We'll see 3 applications today. There have been hugely impressive engineering advances in this area in recent years.
Sendhil starts by introducing concepts with the example of face recognition.
The first step is to transform the engineering problem into an empirical problem. Rather than programming what a face looks like, make it into an empirical learning exercise. Is this a face, yes or no?
A lot of this looks like computer science discovering statistics.
A large part is like money ball: application of statistical methods to new areas.
But that's not all.
Many applications are high dimensional statistical problems. These are cases with many more variables than observations.
This type of high-dimensionality is relatively new. Especially what is new is that there are now a set of practical tools for this "applied nonparametrics".
These models are data hungry in interesting ways. The more observations I get, the better more variable-intensive specifications will fit.
Example: House prices.
Improvement of R-square from OLS to bettet method from 42% to 46%. Is that a lot? Do we care?
Difference of traditional econometrics regressions and machine learning:
First fits Y to X with low dimensionality. Machine learning does it out of sample and with high dimensionality.
Is machine learning just better?
Machine learning is perfect for a problem of predicting, like face recognition.
Economist often care less about that & more about the causal role of specific covariates.
E.g. if two covariates are correlated, we care about that for parameter estimation, but not for prediction.
In other words, the classical approach is about estimating beta-hat, while machine learning is about estimating y-hat.
We'll now look at 3 types of application for economics:
Application 1: machine learning in aid of parameter estimation.
Experimental analysis. Imagine I ran an RCT & I have a large number of outcomes. I want to see if there's an overall effect.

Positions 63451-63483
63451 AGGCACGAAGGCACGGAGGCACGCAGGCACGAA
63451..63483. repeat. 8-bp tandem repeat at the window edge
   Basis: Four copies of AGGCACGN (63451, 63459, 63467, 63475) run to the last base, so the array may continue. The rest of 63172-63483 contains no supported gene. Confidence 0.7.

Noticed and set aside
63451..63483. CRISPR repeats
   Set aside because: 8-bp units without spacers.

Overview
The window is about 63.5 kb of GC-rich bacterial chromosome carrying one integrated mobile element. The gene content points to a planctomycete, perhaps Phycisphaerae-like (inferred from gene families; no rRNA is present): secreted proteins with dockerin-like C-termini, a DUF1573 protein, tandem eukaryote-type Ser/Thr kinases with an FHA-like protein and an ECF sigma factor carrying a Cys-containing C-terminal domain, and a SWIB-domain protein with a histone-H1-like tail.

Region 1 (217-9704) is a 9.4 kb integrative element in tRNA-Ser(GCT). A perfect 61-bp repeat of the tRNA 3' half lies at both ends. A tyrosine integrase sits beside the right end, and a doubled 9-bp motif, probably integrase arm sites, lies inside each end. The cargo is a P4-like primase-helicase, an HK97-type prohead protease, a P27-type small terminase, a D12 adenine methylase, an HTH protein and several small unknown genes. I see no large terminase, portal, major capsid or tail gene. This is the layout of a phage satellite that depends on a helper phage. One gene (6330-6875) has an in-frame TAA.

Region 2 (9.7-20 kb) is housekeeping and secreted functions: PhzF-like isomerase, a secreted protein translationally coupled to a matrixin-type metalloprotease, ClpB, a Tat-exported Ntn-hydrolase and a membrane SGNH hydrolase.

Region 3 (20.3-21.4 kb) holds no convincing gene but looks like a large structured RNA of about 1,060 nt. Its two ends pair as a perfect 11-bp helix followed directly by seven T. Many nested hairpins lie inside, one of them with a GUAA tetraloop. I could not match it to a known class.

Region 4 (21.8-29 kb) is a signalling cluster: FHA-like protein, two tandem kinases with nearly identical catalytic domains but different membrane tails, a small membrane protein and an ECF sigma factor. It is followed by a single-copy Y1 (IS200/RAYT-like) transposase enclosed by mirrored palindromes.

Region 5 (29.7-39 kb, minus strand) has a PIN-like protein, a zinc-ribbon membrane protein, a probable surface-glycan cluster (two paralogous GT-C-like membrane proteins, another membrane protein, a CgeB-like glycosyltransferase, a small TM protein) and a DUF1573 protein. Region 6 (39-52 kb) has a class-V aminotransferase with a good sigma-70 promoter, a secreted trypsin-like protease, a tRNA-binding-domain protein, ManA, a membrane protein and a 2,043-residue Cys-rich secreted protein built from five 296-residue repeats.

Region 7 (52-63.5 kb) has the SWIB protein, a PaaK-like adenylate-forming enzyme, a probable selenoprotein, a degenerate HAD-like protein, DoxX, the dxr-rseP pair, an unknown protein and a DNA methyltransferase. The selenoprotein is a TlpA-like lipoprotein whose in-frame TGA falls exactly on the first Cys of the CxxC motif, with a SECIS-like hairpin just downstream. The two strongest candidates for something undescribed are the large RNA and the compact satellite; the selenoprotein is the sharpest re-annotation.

Better than adjustment for multiple hypothesis testing (Bonferoni, etc.): check whether the outcomes predicts treatment better than chance. If yes, there's an effect. This requires fewer assumptions than what we typically need.
There are also ways to get exact p-values here.
Treatment heterogeneity/subgroup analysis:
We know already that the question about which group responds more is not causal.
See work by Athey and Imbens on this.
There are many parameter estimation problems that have machine learning aspects to them.
Here's a list:
Application type 2: When predictability itself is of economic interest.
Example: 25% of health spending is in last part of people's life. If we could predict who would die despite of this treatment, we would not need to spend this amount and to make people undergo treatment.
Problem: So far we can really not predict well at all who will die. Even among people with very similar conditions.
Would a better predictor fix this? No. When we have a base rate of dying of 5%, even with an excellent predictor we would mispredict many cases.
Another example: lots of testing for heart attacks are wasted.
The decision of who to test is actually a prediction problem: I wanna test the people for whom the test will find that they have a heart attack.
Rather than looking at the average, need to differentiate for whom the yield is large and for whom not.
There is under-testing of some people and over-testing of others.
Problem: if you don't do the test, you don't know what the outcome of the test would have been.
Then testing on that selected sample will not be sufficient.
Need to look at what happened to the untested later on, and see if they got heart attacks.
Turns out there is huge under-testing.
It's a problem of sorting, of not predicting well whom to test. Not a case of generalized overtesting.